Monday, January 17, 2011

The Fridtjof Nansen Ski Race - January 16, 2011

Yesterday I participated in The Fridtjof Nansen Ski Race at the Tower Ridge Ski Trails north of Eau Claire, Wisconsin.  It was a cold, clear, and crisp day with the temperature at the start at -14C and only warming up to -11C.  The Tower Ridge Ski Trails are very well maintained, wide, and perfect for skate skiing for both beginners and advanced skiers.  In fact there were junior and kids races as the trails only have a few steep hills with mostly flat and rolling terrain.  All are very scenic though the woods.  The picture to the left was taken just after I finished the race near the wonderful warming chalet that is located at the trails too.

I was curious about the name of the race and after only getting bits of information on the website and through asking people I did some research and found information at the Nobel Peace Prize website which I use here. The race is named after Fridtjof Nansen who was a Norwegian that was born in Oslo in 1861.  Growing up he became expert in skating, tumbling, and swimming, but it was his expertise in skiing that was to play such a large role in his life.  In school Nansen excelled in the sciences and in drawing and, upon entering the University of Oslo in 1881, decided to major in zoology. In the next fifteen years he united his athletic ability, his scientific interests, his yearning for adventure, and even his talent for drawing in a series of brilliant achievements that brought him international fame.

For a long time Nansen had been evolving a plan to cross Greenland, whose interior had never been explored. He decided to cross from the uninhabited east to the inhabited west.  The party of six survived temperatures of -45° C, climbed to 9,000 feet above sea level, mastered dangerous ice, exhaustion, and privation to emerge on the west coast early in October of 1888 after a trip of about two months, bringing with them important information about the interior.

Additionally, Nansen and one companion, with thirty days' rations for twenty-eight dogs, three sledges, two kayaks, and a hundred days' rations for themselves, had set out in March of 1895 on a 400-mile dash to the North Pole. In twenty-three days they traveled 140 miles over oceans of tumbled ice, getting closer to the Pole than anyone had previously been.

Nansen went on to work on several humanitarian projects including working with prisoners of war after WWI, directing relief for millions of Russians dying in the famine of 1921-1922, repatriating refugees from Greece and Turkey for the League of Nations, and in assisting to save the Armenian people from extinction.  He received the Nobel Peace Prize in 1922 and died in 1930.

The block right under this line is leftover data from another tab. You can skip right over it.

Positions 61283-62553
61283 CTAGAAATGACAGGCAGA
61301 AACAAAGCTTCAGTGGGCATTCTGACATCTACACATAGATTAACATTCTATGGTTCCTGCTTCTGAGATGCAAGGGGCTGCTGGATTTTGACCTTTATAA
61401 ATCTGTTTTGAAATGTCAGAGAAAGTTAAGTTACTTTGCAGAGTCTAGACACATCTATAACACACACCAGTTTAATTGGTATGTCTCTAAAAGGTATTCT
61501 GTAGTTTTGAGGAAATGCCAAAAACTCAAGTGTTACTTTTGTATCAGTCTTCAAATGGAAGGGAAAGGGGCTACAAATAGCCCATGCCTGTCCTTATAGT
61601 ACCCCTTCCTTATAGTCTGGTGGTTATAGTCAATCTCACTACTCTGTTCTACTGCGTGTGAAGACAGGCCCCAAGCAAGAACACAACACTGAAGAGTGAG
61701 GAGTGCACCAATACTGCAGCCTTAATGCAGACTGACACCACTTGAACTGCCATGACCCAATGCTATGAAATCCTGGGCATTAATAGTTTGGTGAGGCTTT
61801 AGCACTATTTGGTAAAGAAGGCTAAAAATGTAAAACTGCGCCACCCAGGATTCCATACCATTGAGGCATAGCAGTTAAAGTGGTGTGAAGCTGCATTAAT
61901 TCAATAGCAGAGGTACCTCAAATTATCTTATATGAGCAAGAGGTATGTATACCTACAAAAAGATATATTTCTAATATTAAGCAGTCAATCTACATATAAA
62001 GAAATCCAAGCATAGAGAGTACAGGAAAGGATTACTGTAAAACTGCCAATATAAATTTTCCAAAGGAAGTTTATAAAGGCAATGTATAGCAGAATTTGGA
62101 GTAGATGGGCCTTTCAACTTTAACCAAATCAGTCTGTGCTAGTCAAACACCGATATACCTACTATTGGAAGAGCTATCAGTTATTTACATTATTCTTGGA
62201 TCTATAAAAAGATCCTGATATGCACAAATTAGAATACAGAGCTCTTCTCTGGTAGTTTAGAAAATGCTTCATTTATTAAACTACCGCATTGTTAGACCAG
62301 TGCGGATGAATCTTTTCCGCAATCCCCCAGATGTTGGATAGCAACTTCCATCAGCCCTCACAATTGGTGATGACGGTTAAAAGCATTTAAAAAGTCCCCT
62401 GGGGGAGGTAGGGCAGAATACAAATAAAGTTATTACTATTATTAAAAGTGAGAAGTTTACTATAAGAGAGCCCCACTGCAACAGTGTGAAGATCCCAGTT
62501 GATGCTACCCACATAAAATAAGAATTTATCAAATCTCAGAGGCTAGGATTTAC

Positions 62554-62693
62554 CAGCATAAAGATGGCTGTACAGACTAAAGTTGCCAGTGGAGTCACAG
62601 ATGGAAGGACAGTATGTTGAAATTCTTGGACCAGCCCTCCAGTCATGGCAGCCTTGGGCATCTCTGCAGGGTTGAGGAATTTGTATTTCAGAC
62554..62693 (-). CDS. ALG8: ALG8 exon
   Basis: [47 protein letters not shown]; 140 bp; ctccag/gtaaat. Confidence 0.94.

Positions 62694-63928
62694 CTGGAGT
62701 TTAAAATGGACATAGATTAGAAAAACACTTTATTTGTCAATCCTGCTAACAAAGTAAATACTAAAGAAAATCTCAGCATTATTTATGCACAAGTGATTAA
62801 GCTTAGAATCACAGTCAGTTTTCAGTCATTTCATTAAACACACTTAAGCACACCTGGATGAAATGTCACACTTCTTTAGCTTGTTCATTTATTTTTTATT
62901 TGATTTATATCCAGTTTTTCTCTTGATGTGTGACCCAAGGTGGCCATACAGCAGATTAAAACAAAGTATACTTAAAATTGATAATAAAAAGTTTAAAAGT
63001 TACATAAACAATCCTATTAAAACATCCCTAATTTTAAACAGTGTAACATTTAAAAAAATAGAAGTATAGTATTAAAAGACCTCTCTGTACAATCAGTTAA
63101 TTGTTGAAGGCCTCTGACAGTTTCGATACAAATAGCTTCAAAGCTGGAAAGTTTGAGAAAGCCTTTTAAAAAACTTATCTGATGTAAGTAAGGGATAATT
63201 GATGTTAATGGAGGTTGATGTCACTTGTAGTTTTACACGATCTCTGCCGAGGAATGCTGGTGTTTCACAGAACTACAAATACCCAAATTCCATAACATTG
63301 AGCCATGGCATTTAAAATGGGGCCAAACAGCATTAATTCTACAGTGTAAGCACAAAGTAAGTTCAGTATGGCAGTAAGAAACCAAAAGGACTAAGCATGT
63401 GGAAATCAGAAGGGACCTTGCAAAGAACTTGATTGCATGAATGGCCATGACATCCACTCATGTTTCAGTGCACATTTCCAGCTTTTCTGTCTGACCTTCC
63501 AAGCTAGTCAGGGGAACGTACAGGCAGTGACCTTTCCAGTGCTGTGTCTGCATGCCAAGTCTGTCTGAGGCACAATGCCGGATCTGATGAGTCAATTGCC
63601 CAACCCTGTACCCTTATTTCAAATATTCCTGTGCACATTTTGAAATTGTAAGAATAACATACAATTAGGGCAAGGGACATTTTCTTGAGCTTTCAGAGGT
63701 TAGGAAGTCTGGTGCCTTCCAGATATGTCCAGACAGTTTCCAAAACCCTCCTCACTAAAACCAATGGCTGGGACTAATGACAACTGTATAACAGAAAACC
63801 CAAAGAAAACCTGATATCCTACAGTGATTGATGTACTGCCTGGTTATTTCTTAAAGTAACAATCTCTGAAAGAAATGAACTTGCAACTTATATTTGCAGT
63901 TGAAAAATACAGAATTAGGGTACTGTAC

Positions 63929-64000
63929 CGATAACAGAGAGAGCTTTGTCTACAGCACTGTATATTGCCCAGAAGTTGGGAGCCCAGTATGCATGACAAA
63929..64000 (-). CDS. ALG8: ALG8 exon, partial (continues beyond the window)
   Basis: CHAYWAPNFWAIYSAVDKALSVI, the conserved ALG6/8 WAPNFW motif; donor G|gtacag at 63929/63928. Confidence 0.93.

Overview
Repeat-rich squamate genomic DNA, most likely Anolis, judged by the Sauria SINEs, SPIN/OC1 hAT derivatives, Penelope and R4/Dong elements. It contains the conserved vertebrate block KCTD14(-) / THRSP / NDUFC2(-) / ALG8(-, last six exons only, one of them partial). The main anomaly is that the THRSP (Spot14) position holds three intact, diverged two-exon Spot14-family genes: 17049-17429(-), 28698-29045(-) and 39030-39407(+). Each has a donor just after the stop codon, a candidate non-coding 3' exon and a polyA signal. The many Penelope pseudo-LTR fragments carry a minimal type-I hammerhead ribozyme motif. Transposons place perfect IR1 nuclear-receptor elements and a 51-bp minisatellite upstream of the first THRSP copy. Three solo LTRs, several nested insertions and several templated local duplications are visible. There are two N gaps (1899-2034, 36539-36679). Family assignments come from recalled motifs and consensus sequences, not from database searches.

I drove up to the race with Garrett Ping who is a Chiropractor from Winona, Minnesota.  Garrett is an elite skier who has done several American Birkebeiner and other regional ski races.  He is also a road cyclist which is where I got to know him, through a post he had made on the listserv that he was going up to the race.  Garrett had never done the Fridtjof Nansen Ski Race either.  He is pictured to the left in red with Brant Wesolek.  Garrett came in second place overall with a time of 43:38.7 or only 4 tenths of a second behind Brant.  Garrett and Brant's best placement overall in the Birkie is 99th and 45th respectively.

My time was quite a bit behind the leaders but, like all the races I do, my main purpose is to have fun and just ski!  I had waxed a bit warm so my skis were sluggish but when things don't work out just right I just take in the beautiful scenery, work on technique, and be thankful that I am enjoying such a beautiful winter day in Wisconsin!

The race was advertised at 15.6 K but we were told that it was just over 14 K at the beginning of the race because of grooming in one of the areas.   My Garmin showed 14.69 K and my time was 1:26:18.  The map of the race is to the left.

1 comment:

  1. Nice post Ed. It was nice to meet you on Sunday. A very fun race on some good trails. Tough to lose at the line, but fun to have a chance at the win.